Fabulous Five do it again for Bangladesh

Azad Majumder | Published: 00:05, Jul 24,2018 | Updated: 10:45, Jul 24,2018

 
 

Bangladesh captain Mashrafee bin Murtaza (L) celebrates the wicket of West Indies batsman Jason Holder with team-mates during their first one-day international match at the Guyana National Stadium in Guyana on Sunday. — AFP photo

The cloud that hovered over Bangladesh national cricket team after two heavy mauling in the Test series against West Indies has been dispelled by their experienced quintet who fired in unison to power them to a 48-run win over the same opponents in the first one-day international in Guyana on Sunday.
Guyana has been a lucky venue for Bangladesh, where they won a historic match against South Africa in 2007 World Cup with at least four players from the current squad – Tamim Iqbal, Sakib al Hasan, Mushfiqur Rahim and Mashrafe bin Murtaza – in the game.
The quartet was joined by Mahmudullah to orchestrate a win that was much-needed for Bangladesh, especially after their recent downslide, which also saw them getting clean swept by Afghanistan in a recent Twenty20 series.
These are the players known as five pillars of Bangladesh cricket or Fabulous Five to some others and each of them had a telling contribution in the win, which came against the odds, despite Bangladesh’s higher rankings.
A sense of déjà vu had gripped the Tigers once they lost opener Anamul Haque for a duck only in the second over of the innings after electing to bat first in a slightly overcast condition. But once Tamim and Sakib got their feet into the ground, it was Bangladesh all over the field.
True that West Indies dropped few early chances, dropping both Tamim and Sakib at the start of their innings, but the Tigers often failed to capitalise on such luck throwing their wickets cheaply.
Not on this occasion though, as both the experienced batsmen batted with caution to put up a record 207-run partnership, which provided Bangladesh a platform for a kind of total that they had been looking for on this slow pitch.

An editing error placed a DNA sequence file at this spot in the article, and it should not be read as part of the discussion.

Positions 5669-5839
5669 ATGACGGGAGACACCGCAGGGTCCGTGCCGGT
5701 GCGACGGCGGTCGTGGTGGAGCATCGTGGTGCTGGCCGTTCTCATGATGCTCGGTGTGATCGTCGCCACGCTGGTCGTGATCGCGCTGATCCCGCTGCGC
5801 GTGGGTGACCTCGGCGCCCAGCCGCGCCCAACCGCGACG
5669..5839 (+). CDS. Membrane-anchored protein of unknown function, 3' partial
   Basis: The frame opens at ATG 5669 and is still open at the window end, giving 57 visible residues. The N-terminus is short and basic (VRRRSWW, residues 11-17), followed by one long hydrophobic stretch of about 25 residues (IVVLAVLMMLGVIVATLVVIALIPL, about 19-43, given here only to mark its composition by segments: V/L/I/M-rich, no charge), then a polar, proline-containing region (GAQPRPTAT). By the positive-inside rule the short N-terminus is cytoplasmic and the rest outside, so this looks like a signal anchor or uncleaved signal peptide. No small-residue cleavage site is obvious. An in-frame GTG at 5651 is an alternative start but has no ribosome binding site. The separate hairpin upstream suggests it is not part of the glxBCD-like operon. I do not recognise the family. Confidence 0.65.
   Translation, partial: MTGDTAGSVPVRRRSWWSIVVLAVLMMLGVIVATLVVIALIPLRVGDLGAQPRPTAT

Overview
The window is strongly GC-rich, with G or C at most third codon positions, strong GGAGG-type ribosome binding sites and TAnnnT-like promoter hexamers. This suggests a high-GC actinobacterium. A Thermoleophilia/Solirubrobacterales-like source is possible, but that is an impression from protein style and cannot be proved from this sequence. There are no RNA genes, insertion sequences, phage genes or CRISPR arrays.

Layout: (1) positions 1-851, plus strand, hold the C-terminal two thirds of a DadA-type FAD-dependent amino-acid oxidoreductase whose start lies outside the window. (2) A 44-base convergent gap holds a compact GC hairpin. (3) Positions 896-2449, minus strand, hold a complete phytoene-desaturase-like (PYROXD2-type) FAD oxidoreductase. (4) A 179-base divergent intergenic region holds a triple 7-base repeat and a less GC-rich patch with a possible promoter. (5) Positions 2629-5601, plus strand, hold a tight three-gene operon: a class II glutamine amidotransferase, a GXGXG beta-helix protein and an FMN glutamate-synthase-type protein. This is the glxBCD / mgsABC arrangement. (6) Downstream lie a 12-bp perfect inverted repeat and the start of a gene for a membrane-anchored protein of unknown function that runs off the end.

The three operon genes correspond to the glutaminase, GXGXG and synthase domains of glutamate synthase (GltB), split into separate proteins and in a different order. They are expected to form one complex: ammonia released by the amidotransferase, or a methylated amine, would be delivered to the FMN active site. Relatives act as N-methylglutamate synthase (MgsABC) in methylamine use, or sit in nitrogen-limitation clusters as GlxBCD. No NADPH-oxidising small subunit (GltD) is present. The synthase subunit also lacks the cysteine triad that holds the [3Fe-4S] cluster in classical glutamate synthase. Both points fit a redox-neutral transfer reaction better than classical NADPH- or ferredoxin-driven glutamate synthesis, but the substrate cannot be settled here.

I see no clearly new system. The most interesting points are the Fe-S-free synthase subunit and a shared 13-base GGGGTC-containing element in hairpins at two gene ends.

Some cricket fans criticised them for going unusually slow as it took them at least 40 overs to forge a double-hundred partnership, but given the nature of the pitch they were left with little choice.
Tamim curbed his natural instinct to hit the slowest-ever century by a Bangladeshi in an ODI, reaching his three-figure mark off 146 balls which surpassed the record of Shahriar Nafees’ 143-ball century against Zimbabwe in 2006.
But he did something that very few openers did by remaining unbeaten throughout the innings and was rewarded with 130 off 160 balls, which included two sixes off successive balls in the final over.
Sakib missed the century by three runs, though he had very little things to regret as his 97 off 121 balls was as precious as any other innings if it came helping the team. He batted unselfishly and was finally caught while attempting a four, which could only indicate his positive intention throughout the innings.
He was not in the best shape of his mind, especially after leading the team to the drubbings in Tests and then facing a harsh criticism from Bangladesh Cricket Board president Nazmul Hasan, who questioned his personal integrity.
But Sakib paid very little heed to the controversial remarks of Nazmul, playing with his natural style that proved to be priceless once again.
Not in a very distant past, Nazmul also had called in question the six-hitting ability of Mushfiqur Rahim, who did not waste any opportunity to prove him wrong ever since.
He struck two sixes on this occasion in his 11-ball cameo of 30, which eventually guided Bangladesh to challenging total of 279-4.
Mahmudullah’s boundary in the only ball he faced gave an indication that he would not have batted differently if he had to come early.
Mahmudullah then had his hands in the run out of Chris Gayle and also took three catches – all off the bowling of Mashrafee bin Murtaza, who perhaps had the most important contributions among the five senior players.
Mashrafee was not sure about playing in this series as his wife was in sick bed only a week ago. He joined the team late and missed the only warm-up game to avoid jet leg. But the moment he took the field he forgot all other worries to lift a side that was heavily demoralised to say the least.
Very often Mashrafee brings an air of positivity in the team if not a match-winning performance. This time he did both, helping the team to shrug off their recent poor form before finishing with 4-37 to win the game for them. No one could have done this better than Mashrafee.

Want stories like this in your inbox?

Sign up to exclusive daily email

Advertisement

images

 

Advertisement

images